n184 See Jayna Richardson, Outsourcing & OMB Circular A-76: Sixth Circuit Opens the Door to Federal Employee Challenges of Agency Determinations, 28 PUB. CONT. L.J. 203, 204-5 (1999).

Significantly, the FAIR Act specifically applies to any "military department named in 5 USC 102." n185 Further, OMB clarified that the FAIR Act was not limited to civilian employees of the military departments but also [*257] included any uniformed person performing a commercial function. n186 OMB's announcement that uniformed positions of the military departments were potentially subject to being contracted out set off a flurry of concerned comments in the press. n187
n185 FAIR Act § 4a(2); FAIR Act, 64 Fed. Reg., at 33932.

n186 The requirement to inventory commercial activities "is not limited to civilian employees. Accordingly, military personnel performing commercial activities are subject to the FAIR Act and must be inventoried." FAIR Act, 64 Fed. Reg., at 33934.

n187 See, e.g., George R. Hoffman, Support Personnel in Combat, WASH. POST, July 12, 1999, at 14 ("OMB must not be allowed to sacrifice the military's ability to accomplish its combat mission for short-term, peacetime efficiencies and financial advantage."); McAllister, supra note 2, at 15.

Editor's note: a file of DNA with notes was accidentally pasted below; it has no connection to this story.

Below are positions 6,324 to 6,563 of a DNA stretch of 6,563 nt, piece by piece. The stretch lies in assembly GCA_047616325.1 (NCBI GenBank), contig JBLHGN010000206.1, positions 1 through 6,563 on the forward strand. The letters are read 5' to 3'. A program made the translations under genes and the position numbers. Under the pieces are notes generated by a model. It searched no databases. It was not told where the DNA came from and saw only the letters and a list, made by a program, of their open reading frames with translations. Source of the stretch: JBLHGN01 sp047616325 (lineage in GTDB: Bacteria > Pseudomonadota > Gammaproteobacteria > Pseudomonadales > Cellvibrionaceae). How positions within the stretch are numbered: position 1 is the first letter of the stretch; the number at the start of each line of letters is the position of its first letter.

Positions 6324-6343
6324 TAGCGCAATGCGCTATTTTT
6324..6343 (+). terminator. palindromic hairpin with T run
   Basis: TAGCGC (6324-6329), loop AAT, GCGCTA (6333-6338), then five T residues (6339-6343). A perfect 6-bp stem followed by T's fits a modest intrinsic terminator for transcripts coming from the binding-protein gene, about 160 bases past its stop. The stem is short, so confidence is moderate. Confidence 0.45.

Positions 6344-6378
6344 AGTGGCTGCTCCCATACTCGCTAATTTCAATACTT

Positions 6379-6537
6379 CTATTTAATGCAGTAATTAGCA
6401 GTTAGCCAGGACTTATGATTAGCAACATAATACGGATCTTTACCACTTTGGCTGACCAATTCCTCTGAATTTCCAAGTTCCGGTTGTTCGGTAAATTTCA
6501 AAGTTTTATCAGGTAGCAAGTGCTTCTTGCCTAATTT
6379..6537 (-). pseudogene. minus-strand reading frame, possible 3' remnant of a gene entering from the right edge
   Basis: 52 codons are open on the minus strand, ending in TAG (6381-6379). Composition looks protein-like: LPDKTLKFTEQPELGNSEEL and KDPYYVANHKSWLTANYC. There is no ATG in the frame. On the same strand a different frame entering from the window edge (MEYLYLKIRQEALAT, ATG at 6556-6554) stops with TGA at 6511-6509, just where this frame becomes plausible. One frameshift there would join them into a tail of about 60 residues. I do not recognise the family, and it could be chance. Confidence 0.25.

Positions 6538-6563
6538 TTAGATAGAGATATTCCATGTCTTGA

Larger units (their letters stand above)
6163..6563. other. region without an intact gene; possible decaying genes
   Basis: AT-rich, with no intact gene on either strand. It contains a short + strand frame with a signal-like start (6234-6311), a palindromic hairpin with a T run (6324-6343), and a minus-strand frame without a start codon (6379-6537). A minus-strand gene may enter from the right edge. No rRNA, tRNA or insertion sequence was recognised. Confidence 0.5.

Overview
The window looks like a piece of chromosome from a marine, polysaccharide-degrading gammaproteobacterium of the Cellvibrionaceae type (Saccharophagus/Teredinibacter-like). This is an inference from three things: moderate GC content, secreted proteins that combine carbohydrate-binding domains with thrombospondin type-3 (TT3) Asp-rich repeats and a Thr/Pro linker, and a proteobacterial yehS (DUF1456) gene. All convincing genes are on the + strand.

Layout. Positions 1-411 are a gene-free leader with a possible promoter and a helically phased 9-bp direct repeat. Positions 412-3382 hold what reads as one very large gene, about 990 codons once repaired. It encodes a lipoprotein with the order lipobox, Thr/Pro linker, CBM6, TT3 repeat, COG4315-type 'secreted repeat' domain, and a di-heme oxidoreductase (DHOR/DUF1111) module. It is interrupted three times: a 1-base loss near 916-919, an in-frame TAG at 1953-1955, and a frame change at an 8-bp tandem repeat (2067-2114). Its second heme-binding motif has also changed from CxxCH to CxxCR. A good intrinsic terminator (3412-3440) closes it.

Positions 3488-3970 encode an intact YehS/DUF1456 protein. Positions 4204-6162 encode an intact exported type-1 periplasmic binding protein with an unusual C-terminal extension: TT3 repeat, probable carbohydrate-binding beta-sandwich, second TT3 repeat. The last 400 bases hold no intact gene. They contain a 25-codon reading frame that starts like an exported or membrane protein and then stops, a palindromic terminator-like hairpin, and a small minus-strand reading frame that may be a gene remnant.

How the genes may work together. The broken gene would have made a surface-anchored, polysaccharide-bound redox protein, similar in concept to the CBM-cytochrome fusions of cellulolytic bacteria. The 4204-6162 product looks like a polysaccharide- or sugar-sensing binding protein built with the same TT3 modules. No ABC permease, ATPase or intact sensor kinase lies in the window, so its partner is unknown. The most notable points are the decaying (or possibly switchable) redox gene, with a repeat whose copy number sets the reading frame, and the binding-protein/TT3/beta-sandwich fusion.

Fortunately for the armed services, a number of potential safe harbors exist. First, the Secretary of Defense may determine that certain activities must be performed by the Government for reasons of national defense. n188 Previously, commercial activities performed by military personnel were excluded from outsourcing if the activity (1) was "essential for training or experience in required military skills . . .," (2) was "needed to provide appropriate work assignments for a rotation base for overseas or sea-to-shore assignments, or . . ." (3) was "necessary to provide career progression to needed military skill levels." n189 The contracting-out decision was to be made giving full weight to "the wartime and peacetime duties of the specific positions involved rather than in terms of broad functions." n190 Second, OMB Circular A-76 and its supplement are inapplicable during "times of declared war or military mobilization." n191 Finally, the FAIR Act and OMB Circular A-76 and its supplemental handbook do not apply to inherently governmental functions. n192 The FAIR Act codified the A-76 definition that an inherently governmental function or activity "is one that is so intimately related to the exercise of the public interest as to mandate performance by federal employees." n193 Unfortunately, with respect to activities performed by the armed forces, the parameters of what activities lie safely within that exception are unclear. Inherently governmental activities "include those activities which require either the exercise of discretion in applying Government authority or the use of value judgment in making decisions for the Government." n194